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Marriages Tick Up in Asia but Long-Term Demographic Challenges Persist

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For the first time in about a decade, the number of marriages in South Korea last year increased from the previous year, according to data revealed by the country’s statistics office on Tuesday. The same thing occurred in China, according to data released earlier this month by the country’s civil affairs ministry.

The upticks were slight: in South Korea, 193,657 couples wedded in 2023, a 1% increase from 2022 and the first increase since 2011; while in China, 7.68 million couples tied the knot by late 2023, up about 847,000 from late 2022, and the first increase since 2013. But while some people may have been hopeful that this apparent shift could turn the tide for each country’s demographic misfortunes, as they suffer from declining birth rates and aging populations, in reality, the data only reinforces a broader downtrend, analysts say.

In South Korea, a government official said in a briefing that couples delaying nuptials due to the COVID-19 pandemic may have caused the rise in marriages in 2023. Meanwhile, independent Chinese demographer He Yafu pointed in a blog post to five reasons marriages have declined over the past decade—a declining youth population, more men than women among the marriage-aged cohort, the average age of first marriages being delayed, marriage costs growing too high, and more young people simply choosing not to get married as attitudes change—all of which persist, and one reason why they rose last year: “Many young people postponed marriage due to the impact of the epidemic from 2020 to 2022. As the epidemic gradually ends, the wedding economy has rebounded significantly.”

Stuart Gietel-Basten, professor of social science and public policy at Hong Kong University of Science and Technology, tells TIME that marriage still looks to be on a downward trend in Asia. “What we’ve actually seen is kind of a constant decline, but then that decline was accelerated during COVID,” he says. “It’s not as if there’s been some miracle in policy, or that there’s a big new change that supported couples to get married, or that they’ve put something in the water.”

The governments of South Korea and China, as well as of neighboring countries facing similar demographic issues such as Japan, have been trying to encourage marriages in a bid to lift birth rates and counter the effects of a rapidly aging population. Last year, one region in China offered a reward of 1,000 yuan ($138) for newlywed heterosexual couples if the bride was under 25, in a bid to promote "age-appropriate marriage and childbearing.” In South Korea, which has the lowest birth rate in the world and a population expected to halve by 2100, successive governments have spent some 380 trillion Korean won ($283 billion) over the last 20 years to try to respond to the nation’s aging society and boost fertility rates.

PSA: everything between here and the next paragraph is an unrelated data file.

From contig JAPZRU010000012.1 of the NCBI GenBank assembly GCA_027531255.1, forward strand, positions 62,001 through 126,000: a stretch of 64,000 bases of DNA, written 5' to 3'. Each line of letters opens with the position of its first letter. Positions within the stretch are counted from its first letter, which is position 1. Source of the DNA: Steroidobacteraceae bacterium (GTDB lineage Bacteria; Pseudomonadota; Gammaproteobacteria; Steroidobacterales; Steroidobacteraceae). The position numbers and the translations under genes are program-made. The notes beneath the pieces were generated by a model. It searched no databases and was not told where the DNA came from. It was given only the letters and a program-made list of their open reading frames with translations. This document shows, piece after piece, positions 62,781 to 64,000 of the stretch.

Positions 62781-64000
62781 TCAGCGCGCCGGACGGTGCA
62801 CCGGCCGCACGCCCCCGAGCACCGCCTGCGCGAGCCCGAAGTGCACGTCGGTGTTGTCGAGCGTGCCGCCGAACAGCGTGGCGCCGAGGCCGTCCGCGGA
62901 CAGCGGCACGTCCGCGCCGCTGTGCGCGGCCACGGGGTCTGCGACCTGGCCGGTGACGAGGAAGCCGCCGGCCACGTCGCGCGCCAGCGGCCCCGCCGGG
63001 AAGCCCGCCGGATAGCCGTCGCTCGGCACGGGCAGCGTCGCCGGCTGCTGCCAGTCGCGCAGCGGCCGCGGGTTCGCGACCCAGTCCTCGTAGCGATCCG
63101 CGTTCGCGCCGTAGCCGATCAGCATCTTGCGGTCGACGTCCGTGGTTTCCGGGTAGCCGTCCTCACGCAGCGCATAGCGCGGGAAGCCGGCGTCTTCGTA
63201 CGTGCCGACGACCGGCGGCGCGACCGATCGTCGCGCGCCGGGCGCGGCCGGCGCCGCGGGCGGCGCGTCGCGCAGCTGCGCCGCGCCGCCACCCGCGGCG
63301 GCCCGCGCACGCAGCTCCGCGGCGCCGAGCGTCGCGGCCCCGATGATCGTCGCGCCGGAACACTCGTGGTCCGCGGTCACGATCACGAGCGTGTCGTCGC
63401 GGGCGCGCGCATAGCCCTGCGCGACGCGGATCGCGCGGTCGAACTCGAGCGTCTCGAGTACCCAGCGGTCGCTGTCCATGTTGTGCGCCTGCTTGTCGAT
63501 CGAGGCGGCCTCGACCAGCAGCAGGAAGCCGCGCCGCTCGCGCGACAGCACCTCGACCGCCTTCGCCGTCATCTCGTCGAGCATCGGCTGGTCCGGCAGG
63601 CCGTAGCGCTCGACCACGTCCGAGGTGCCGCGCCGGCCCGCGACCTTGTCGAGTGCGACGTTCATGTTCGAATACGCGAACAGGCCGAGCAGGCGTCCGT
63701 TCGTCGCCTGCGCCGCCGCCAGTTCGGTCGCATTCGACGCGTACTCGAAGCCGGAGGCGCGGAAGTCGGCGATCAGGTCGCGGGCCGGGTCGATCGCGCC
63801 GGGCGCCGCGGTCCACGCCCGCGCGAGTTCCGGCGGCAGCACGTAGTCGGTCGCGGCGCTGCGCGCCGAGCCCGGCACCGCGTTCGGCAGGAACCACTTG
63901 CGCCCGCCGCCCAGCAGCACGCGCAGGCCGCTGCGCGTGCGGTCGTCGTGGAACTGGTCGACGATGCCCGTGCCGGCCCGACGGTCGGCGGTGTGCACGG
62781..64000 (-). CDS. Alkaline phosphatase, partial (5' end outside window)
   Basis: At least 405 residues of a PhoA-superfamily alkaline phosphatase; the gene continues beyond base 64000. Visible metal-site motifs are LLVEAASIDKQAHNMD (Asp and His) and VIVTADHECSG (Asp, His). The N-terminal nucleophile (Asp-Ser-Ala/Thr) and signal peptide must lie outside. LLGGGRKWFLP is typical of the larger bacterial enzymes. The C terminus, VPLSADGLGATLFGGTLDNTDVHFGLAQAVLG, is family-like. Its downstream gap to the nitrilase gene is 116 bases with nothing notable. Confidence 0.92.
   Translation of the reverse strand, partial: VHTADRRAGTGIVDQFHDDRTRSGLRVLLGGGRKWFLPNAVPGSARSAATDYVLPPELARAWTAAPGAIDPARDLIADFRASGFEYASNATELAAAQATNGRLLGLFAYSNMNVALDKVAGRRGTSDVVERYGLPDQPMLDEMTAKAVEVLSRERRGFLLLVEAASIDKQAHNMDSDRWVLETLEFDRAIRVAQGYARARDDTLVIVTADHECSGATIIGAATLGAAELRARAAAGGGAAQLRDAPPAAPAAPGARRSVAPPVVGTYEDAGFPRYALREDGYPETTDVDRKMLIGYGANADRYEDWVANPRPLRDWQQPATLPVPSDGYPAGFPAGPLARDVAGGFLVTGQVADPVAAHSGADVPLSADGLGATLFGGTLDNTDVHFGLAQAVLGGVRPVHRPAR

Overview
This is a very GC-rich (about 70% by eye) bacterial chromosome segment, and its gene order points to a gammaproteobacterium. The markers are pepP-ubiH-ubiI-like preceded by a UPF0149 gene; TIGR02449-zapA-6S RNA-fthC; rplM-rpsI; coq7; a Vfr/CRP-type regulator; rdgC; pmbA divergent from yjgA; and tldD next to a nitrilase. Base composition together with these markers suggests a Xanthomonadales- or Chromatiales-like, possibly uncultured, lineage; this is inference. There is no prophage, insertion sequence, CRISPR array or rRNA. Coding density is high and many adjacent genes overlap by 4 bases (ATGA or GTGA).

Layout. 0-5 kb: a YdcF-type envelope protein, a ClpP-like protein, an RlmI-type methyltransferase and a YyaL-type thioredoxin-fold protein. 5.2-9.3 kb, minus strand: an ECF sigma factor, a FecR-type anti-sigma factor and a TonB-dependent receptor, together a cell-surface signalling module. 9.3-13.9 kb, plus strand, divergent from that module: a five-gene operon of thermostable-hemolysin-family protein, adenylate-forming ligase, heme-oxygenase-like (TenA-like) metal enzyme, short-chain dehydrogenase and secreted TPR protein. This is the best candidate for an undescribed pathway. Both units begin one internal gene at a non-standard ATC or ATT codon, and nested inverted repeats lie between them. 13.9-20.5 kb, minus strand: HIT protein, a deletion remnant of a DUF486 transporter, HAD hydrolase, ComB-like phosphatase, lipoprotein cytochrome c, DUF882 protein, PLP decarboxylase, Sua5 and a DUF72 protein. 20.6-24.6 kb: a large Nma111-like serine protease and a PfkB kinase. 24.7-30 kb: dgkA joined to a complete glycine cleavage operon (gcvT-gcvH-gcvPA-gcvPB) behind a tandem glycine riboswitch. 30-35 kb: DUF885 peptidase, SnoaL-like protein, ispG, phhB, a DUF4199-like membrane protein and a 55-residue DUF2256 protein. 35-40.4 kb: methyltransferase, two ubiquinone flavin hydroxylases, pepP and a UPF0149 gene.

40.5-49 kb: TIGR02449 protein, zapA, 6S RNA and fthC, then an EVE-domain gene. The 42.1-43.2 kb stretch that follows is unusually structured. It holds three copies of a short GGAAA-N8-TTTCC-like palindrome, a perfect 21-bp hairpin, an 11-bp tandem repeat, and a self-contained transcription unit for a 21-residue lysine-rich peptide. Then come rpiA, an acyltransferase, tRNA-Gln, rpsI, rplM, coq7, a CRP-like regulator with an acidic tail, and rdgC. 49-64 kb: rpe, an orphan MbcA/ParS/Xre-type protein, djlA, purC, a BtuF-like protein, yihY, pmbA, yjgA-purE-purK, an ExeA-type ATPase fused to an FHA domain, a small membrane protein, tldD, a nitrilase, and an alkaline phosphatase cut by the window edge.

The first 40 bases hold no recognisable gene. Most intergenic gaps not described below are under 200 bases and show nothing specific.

Read More: China Is Desperate to Boost Its Low Birth Rates. It May Have to Accept the New Normal

Gietel-Basten says that “in an arithmetical way,” increasing the number of marriages will also increase the birth rates, assuming married women are more likely to have children than unmarried women. But, “to a degree, this slightly misses the point,” he adds, explaining that a simultaneous trend of women having fewer children, on top of a significant number not having any at all, means that the birth rate will still decline.

Demographers have long attributed the decline of marriage to the lack of appeal of the associated costs surrounding marriage. “It's not just a rejection of marriage. It's not that people don’t want to get married at all,” says Gietel-Basten, “but it’s a rejection of what we call that marriage package.” That includes, he says, social expectations around caring for in-laws, the freedom and autonomy women are expected to give up, and the high costs of child-rearing. As a result, some people are not marrying altogether, as the decadelong data show, while many are putting off getting married until they’re older.

China’s historical census data shows the average age at first marriage in 2010 was 25.75 years old for men and 24 for women. In 2020, that rose to 29.38 years old for men and 27.95 for women. In South Korea, the average marrying age of a man in 2023 was 34 and for a woman was 31.5—compared to 10 years ago, when the average age was 32.2 and 29.6, respectively.

Zheng Mu, assistant professor in the sociology and anthropology department at the National University of Singapore, tells TIME that policymakers have to go beyond simply pushing for more marriages and need to consider the wider, related issues instead. “I think they are still just scratching the surface in comparison to how fundamental, how deep this issue is,” she says. “Until you make people feel really at ease to pursue their life in a relatively autonomous way, I don’t think it would be effective.”

Gietel-Basten argues that instead of trying to undo the effects of a demographic shift, governments must learn to adapt. “We’ve got to stop trying to reverse it. Because it’s very difficult, if not impossible to reverse. This is just the way it is.”

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